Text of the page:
Posted by: JEA on March 27, 2011 at 4:58 PM | PERMALINK

> My point is that none of the founding fathers,
> including Jefferson and Madison, argued for
> religious freedom in terms outside of the
> context of Christianity, namely because there
> were no Muslims, Hindus, Buddhists lobbying for
> religious freedom at the time.

At the time of the founding the United States was essentially a seafaring and trading nation supported by a local agricultural and extractive base, with dreams of expanding into the interior. Are you seriously maintaining that cities such as Boston, Philadelphia, New York, Charleston, etc that were deeply centered around their ports and the ships that traded there were unfamiliar with non-Christian religions? No one was "lobbying for religious freedom" because outside the Puritan zones (and even in their ports) no one was launching pograms against non-Christians.

> It's a subtle point, but often liberals
> try to believe that founding father's
> worldview aligned perfectly with theirs.

Some examples, please? "Perfectly" aligned? When many of them were slaveholders, others saw no need for women to be able to speak nor yet vote, etc, and liberals think they were "perfectly" aligned with modern liberal values?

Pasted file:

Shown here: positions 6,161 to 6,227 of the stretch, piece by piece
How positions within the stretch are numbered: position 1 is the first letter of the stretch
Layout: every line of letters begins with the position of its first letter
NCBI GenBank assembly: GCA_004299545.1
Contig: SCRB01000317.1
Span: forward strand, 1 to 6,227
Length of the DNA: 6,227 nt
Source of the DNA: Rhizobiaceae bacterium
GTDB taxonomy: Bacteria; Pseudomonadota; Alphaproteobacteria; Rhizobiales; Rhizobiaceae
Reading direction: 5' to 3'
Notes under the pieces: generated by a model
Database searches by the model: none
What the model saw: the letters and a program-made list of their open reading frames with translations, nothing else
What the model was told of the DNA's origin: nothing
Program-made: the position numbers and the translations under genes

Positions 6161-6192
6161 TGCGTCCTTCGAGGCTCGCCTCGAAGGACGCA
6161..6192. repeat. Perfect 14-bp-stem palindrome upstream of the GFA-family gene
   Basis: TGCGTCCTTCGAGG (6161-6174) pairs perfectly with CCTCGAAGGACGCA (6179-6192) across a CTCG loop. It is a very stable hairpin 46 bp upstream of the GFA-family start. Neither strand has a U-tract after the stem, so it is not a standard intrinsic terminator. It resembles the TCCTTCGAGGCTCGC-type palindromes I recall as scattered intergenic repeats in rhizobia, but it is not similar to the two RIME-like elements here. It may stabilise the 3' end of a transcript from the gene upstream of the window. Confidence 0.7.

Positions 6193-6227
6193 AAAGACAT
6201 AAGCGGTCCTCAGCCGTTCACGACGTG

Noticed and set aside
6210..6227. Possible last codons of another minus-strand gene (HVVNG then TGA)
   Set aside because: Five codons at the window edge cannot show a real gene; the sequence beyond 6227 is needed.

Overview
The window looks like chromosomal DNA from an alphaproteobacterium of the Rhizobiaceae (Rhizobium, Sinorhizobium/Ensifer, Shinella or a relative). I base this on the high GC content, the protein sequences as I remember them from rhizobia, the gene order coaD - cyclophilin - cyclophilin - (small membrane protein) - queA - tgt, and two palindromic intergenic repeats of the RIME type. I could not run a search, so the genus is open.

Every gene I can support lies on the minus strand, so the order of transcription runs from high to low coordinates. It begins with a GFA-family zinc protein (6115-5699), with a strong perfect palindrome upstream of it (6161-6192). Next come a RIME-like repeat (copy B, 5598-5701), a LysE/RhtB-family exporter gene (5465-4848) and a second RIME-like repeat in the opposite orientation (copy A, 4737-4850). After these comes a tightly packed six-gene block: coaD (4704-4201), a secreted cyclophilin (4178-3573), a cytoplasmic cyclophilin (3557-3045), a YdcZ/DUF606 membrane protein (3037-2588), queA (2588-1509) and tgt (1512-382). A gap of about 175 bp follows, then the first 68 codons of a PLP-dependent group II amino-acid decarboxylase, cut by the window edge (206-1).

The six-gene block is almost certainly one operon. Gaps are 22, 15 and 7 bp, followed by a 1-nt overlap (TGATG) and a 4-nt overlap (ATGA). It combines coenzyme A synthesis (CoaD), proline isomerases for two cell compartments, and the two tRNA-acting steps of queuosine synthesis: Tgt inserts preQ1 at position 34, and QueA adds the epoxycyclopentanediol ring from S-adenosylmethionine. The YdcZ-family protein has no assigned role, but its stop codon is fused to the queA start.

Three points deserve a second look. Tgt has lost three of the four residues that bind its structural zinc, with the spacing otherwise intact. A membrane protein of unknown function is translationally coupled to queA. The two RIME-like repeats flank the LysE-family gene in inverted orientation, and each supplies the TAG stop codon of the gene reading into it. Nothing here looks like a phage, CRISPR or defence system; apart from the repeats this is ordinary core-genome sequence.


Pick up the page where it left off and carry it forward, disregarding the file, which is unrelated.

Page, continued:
Or are you speaking of "libruls" in the Rush Limbaugh sense?

Cranky

Posted by: Cranky Observer on March 27, 2011 at 8:04 PM | PERMALINK

> @delCapslock
> That the Founding Fathers didn't mean Muslims,
> Jews, Hindus or Buddists.
>
> Actually, they probably did not, since none of
> those religions existed in the new world at the
> time (well maybe some Jews, I don't know).

Seriously? Have you read any history of the colonial port towns/cities? There were sailors from every corner of the globe coming and going at these economically central and vital ports throughout that entire time period. Are you seriously maintaining that of all the million or so professional sailors of the day the only ones who visited the colonies (later the US) were Christians? What are the odds, eh?

Cranky

Posted by: Cranky Observer on March 27, 2011 at 8:08 PM | PERMALINK

@DelCapsLock: please search for Jefferson's comments on the Virginia Statute for Religious Freedom. If you're using the term "Muslim," please realize that our Founders more commonly used the term "Mahometan" for that religion. Or see this sample of Jefferson's writing, regarding the overwhelming rejection by a "great majority" of the insertion of "Jesus Christ" in the law, "in proof that they meant to comprehend, within the mantle of it’s protection, the Jew and the Gentile, the Christian and Mahometan, the Hindoo, and infidel of every denomination." Jefferson could hardly be plainer than that: he meant to include all religions.

Posted by: Steve Bates on March 27, 2011 at 9:38 PM | PERMALINK